A whisper motivated Ariza -OC Register

Trevor Ariza Finds Some Sweet Revenge -- NBA FanHouse
The Magic traded Trevor Ariza to the Lakers early last season because they didn't think he was a good enough outside shooter for the kind of team they were trying to build. Ariza came back to haunt them Thursday night, shooting them right out of the NBA Finals.

OCRegister.com
Trevor Ariza did not score in the first half. He missed all six of his attempts from the floor and never approached the line. It was unusual for a guy averaging more than 10 points during the postseason. Phil Jackson must have sensed something was amiss and pulled his reserve forward over before the start of the third quarter and whispered in his ear. Whatever Jackson said motivated Ariza, or at least got him moving.

 

NBA Fanhouse:

Lakers Take Insurmountable Finals Lead
ORLANDO -- No team ever has won the NBA Finals after trailing 3-1, and the Orlando Magic won't be the first. History says no way.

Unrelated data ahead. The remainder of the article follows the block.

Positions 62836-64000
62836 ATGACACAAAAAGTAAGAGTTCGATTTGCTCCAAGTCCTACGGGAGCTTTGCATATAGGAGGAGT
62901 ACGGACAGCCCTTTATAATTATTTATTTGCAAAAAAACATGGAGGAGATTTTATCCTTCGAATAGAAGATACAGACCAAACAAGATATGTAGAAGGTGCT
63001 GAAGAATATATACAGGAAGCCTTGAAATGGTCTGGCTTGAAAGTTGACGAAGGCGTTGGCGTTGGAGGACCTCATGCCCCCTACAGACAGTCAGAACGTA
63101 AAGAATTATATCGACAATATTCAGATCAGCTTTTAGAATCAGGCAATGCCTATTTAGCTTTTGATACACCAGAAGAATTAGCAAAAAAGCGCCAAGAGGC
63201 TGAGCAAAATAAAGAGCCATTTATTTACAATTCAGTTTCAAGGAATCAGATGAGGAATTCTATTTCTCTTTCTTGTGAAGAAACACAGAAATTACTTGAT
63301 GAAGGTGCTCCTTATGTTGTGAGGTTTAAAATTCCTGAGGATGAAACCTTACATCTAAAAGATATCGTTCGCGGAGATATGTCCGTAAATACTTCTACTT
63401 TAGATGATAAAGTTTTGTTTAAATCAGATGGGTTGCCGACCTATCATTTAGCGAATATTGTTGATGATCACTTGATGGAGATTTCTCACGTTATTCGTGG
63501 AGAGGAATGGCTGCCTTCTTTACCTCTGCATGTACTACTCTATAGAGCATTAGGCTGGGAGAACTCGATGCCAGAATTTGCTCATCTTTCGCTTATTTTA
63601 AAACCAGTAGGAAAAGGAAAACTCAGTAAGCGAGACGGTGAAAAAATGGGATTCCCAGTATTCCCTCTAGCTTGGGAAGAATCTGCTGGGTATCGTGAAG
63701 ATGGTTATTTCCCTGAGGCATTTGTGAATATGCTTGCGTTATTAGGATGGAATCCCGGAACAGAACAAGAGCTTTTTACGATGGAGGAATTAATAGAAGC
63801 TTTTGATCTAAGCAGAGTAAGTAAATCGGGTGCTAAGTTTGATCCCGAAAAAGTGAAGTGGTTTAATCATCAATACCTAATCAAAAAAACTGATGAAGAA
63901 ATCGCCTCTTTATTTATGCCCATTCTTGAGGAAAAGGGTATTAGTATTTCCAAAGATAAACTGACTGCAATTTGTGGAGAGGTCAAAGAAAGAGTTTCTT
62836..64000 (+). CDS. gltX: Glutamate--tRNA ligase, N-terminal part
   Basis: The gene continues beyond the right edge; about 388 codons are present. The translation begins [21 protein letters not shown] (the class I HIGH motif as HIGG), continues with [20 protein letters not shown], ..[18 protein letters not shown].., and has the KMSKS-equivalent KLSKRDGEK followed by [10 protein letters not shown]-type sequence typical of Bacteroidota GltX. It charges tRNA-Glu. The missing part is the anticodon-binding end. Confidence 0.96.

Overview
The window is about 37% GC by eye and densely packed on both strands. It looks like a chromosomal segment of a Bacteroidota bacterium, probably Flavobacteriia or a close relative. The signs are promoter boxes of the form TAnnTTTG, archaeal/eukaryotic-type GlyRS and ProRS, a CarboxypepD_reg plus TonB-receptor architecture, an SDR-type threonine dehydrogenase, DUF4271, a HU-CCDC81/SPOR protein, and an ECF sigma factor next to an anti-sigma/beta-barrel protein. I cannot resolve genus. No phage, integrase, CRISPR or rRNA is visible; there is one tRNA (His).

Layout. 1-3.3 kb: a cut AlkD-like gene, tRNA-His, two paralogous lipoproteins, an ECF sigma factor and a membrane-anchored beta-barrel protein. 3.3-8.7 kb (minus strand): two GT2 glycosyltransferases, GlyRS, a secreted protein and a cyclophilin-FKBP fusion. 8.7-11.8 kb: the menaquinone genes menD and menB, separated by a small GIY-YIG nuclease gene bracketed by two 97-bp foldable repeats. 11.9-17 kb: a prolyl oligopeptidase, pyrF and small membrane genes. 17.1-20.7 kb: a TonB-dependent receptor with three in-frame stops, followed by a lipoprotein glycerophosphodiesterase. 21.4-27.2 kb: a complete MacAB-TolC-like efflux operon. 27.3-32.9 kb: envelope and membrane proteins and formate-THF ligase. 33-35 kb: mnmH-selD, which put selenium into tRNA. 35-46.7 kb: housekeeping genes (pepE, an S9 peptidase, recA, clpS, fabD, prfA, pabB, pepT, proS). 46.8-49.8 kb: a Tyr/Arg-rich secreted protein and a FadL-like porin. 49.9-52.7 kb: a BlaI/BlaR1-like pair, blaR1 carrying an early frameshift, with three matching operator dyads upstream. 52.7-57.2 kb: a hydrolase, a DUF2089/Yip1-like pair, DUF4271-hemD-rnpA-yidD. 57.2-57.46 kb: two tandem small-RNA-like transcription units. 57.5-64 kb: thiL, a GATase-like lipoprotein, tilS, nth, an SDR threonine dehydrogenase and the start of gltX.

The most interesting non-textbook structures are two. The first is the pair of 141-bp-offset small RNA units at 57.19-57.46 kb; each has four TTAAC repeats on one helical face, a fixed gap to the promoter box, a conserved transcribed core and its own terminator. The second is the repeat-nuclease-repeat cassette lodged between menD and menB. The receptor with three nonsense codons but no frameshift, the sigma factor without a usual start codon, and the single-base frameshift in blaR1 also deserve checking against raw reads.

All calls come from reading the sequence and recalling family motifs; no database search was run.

Clearly, Lakers Possess Champion DNA
This is what true champions do. Somehow, when it matters most, they forget their recent ugliness, and they remember their past glory. Mostly, they discover ways in a hurry to overcome their opponents and themselves. So the eternal doubters of these Los Angeles Lakers should consider this: Even before they make it official against the Orlando Magic, either on Sunday at Amway Arena during Game 5 or next week inside Staples Center for a possible Game 6 or an unlikely Game 7, these Lakers are true champions.

Kobe Brant's Elbow and Jameer Nelson's Chin Get Acquainted